Money Talk Podcast, Friday March 13, 2015
Landaas & Company newsletter March edition now available.
Advisors on This Week’s ShowMax Hoelzl and Joel Dresang)
Week in Review (March 8-13, 2015)
Significant economic indicators & reports
No major announcements
Wholesalers built up inventories more than analysts expected in January, but sales sank, signaling an imbalance between supply and demand. The Commerce Department said the inventories-to-sales ratio rose to its highest point since just after the Great Recession. Typically, when supplies are rising faster than demand, companies need to slow production or even cut back.
U.S. employers had 5 million job openings in January the most in 14 years, according to the Bureau of Labor Statistics. Although the number of hires dipped from December, employees quitting their jobs totaled the highest number since before the 2008 financial collapse. Quitting is a positive sign of how confident employees are that they can find a better job in the employment market.
No major announcements
A chief indicator of consumer spending, retail sales, surprised analysts by falling in February. The Commerce Department reported that eight of 13 sales categories declined from January, although weather-related factors could be clouding the bigger picture for some categories, such as automotive. Despite signs of rising disposable income from lower oil prices and relatively strong consumer confidence, shoppers appear reserved. Consumer spending drives 70% of the nation’s economic activity. Year-to-year retail sales were up 1.7% vs. a long-term average of about 4.5%.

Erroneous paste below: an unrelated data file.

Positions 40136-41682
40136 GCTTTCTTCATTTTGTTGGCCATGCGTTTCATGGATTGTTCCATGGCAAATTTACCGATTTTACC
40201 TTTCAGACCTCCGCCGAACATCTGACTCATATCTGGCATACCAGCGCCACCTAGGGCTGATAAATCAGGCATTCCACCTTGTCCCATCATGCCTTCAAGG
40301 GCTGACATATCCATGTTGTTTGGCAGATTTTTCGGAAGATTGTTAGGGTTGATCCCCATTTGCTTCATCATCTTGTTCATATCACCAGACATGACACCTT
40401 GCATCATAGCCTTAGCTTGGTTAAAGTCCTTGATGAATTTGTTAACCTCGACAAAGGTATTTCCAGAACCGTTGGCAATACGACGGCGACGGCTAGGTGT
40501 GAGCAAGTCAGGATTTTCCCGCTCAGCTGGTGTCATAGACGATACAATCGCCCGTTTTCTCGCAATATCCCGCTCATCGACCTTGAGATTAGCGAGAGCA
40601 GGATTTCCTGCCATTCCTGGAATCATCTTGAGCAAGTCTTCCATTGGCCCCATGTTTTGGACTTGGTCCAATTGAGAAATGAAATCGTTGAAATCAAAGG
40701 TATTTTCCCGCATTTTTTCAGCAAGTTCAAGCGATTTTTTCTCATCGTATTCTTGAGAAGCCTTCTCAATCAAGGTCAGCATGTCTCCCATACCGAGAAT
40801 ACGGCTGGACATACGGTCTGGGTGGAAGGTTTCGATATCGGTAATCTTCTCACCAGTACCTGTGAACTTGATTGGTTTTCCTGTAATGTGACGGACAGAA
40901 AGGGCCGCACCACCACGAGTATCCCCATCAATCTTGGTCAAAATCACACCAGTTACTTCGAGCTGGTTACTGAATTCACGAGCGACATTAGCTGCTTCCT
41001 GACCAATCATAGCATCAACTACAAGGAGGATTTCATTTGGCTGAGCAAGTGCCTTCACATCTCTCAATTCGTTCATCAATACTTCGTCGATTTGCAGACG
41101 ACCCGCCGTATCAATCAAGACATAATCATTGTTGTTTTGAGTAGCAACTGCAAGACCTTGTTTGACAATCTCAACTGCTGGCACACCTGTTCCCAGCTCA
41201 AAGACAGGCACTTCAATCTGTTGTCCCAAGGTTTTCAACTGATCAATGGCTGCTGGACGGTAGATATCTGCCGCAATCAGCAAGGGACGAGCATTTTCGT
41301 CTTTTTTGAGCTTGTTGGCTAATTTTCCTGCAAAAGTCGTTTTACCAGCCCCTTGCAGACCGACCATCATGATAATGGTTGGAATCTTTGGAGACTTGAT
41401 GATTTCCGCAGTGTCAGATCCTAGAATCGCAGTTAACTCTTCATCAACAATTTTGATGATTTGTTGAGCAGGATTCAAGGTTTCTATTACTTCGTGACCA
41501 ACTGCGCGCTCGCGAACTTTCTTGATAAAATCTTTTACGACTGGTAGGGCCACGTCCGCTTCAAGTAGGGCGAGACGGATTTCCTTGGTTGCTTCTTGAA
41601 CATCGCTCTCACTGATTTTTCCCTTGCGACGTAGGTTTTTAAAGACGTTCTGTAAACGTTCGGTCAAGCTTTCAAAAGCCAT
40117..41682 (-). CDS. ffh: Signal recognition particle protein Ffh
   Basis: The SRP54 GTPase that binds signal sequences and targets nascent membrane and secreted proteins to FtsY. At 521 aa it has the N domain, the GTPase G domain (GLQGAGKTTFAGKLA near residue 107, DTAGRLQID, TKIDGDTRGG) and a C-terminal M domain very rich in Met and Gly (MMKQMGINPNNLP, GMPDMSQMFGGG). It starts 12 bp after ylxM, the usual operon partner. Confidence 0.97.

As with the wholesale report Tuesday, business inventories outpaced demand in January, according to the Commerce Department. The inventories-to-sales ratio reached its highest level since mid-2009. Weather may be a short-term factor for a 2% sales decline.
The moving four-week average for initial unemployment claims fell for the first time in three weeks, the Labor Department reported. The level dipped below 300,000 for the first time since September and stayed lower than the 48-year average, signaling an ongoing reluctance by employers to let workers go.
The Producer Price Index declined in February for the fourth month in a row and the sixth time in seven months, according to the Bureau of Labor Statistics. Energy prices were unchanged after dropping eight months in a row. The year-to-year wholesale inflation rate declined for the first time in data going back to 2009, providing further evidence that inflation is no threat, and the Federal Reserve can afford to show restraint in raising interest rates.
A preliminary read of consumer sentiment suggests more concerns about spending money, especially among households in the lower two-thirds of income, according to the University of Michigan and Thomson Reuters. Even so, economists connected with the twice-monthly survey forecast a 3.3% rise in consumer spending in 2015.
Where the Markets Closed for the Week
- Nasdaq – 4,872, down 55 points or 1.1%
- Standard & Poor’s 500 – 2,053, down 18 points or 0.9%
- 10-year U.S. Treasury Note – 2.12%, down 0.12 point
- Dow Jones Industrial – 17,749, down 108 points or 0.6%